Research ArticleCancer

Individualized vaccination of AML patients in remission is associated with induction of antileukemia immunity and prolonged remissions

+ See all authors and affiliations

Science Translational Medicine  07 Dec 2016:
Vol. 8, Issue 368, pp. 368ra171
DOI: 10.1126/scitranslmed.aag1298

You are currently viewing the abstract.

View Full Text

Immune cells join leukemia then beat it

Acute myeloid leukemia (AML) is an aggressive hematologic cancer. The only curative treatment available for this disease is hematopoietic stem cell transplantation, which can result in donor immune cells helping to eradicate the cancer. Unfortunately, this procedure is not always effective and is itself associated with numerous complications and risk of death. Rosenblatt et al. have identified a potentially better way to stimulate an immune response against AML by fusing patients’ own leukemia cells with dendritic cells. The resulting fusion cells were very effective at presenting tumor antigens to T cells, resulting in a strong antitumor T cell response and prolonged survival in human patients.

Abstract

We developed a personalized cancer vaccine in which patient-derived acute myeloid leukemia (AML) cells are fused with autologous dendritic cells, generating a hybridoma that potently stimulates broad antitumor responses. We report results obtained from the first 17 AML patients, who achieved remission after chemotherapy and were then serially vaccinated to target minimal residual disease and prevent relapse. Vaccination was well tolerated and induced inflammatory responses at the site of administration, characterized by the dense infiltration of T cells. Vaccination was also associated with a marked rise in circulating T cells recognizing whole AML cells and leukemia-specific antigens that persisted for more than 6 months. Twelve of 17 vaccinated patients (71%; 90% confidence interval, 52 to 89%) remain alive without recurrence at a median follow-up of 57 months. The results demonstrate that personalized vaccination of AML patients in remission induces the expansion of leukemia-specific T cells and may be protective against disease relapse.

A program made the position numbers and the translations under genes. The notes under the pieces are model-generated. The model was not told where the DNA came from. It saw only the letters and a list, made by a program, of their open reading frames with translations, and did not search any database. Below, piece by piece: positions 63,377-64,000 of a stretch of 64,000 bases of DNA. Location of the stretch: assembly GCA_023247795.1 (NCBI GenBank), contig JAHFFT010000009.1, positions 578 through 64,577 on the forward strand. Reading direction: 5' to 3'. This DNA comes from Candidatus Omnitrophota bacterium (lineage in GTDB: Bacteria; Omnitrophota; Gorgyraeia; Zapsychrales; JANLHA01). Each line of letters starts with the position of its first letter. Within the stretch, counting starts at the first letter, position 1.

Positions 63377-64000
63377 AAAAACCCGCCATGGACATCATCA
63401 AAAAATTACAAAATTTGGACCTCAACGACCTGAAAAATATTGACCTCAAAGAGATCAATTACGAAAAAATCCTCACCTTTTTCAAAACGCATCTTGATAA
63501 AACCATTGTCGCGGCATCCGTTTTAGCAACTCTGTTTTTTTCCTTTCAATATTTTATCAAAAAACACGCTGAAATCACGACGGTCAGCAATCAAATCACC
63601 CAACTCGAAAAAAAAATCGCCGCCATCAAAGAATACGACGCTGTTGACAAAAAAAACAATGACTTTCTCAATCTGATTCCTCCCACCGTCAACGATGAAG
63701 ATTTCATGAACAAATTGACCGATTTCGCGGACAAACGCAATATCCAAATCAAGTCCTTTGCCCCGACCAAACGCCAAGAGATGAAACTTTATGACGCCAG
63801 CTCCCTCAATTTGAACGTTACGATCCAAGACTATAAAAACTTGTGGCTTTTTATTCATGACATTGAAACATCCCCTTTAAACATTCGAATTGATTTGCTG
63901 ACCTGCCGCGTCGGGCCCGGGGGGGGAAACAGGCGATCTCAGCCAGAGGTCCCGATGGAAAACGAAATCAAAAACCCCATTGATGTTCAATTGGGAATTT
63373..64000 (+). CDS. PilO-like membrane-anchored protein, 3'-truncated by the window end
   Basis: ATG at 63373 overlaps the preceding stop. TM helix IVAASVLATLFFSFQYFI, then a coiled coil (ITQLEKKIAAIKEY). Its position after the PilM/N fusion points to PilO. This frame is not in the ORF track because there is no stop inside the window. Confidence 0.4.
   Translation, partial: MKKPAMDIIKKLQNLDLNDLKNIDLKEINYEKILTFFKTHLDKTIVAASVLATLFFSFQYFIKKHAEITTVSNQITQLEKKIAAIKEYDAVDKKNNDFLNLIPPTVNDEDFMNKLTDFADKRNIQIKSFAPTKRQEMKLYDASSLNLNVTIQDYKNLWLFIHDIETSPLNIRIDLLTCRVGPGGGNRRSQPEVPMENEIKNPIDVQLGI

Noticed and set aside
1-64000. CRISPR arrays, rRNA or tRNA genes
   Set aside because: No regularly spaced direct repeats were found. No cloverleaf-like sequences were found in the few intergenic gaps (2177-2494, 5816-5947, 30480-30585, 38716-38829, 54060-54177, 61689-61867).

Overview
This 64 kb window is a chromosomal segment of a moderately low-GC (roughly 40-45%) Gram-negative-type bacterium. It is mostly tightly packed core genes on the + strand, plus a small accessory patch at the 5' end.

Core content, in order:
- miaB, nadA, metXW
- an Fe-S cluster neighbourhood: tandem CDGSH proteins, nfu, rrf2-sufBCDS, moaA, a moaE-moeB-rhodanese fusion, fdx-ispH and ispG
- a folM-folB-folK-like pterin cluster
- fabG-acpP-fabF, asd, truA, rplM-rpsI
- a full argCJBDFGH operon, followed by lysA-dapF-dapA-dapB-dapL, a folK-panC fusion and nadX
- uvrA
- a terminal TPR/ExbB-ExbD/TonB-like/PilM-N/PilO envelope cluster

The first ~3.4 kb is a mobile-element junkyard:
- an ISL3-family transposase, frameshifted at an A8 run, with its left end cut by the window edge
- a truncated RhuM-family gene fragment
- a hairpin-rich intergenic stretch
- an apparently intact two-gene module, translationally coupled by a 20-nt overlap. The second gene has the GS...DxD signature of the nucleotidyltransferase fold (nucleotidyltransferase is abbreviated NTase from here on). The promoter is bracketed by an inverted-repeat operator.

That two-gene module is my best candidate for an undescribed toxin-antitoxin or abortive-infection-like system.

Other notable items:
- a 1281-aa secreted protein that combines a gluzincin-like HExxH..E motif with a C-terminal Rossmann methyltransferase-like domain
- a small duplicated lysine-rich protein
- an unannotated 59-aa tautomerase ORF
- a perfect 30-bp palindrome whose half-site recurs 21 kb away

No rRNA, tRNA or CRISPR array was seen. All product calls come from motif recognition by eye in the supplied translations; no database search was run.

View Full Text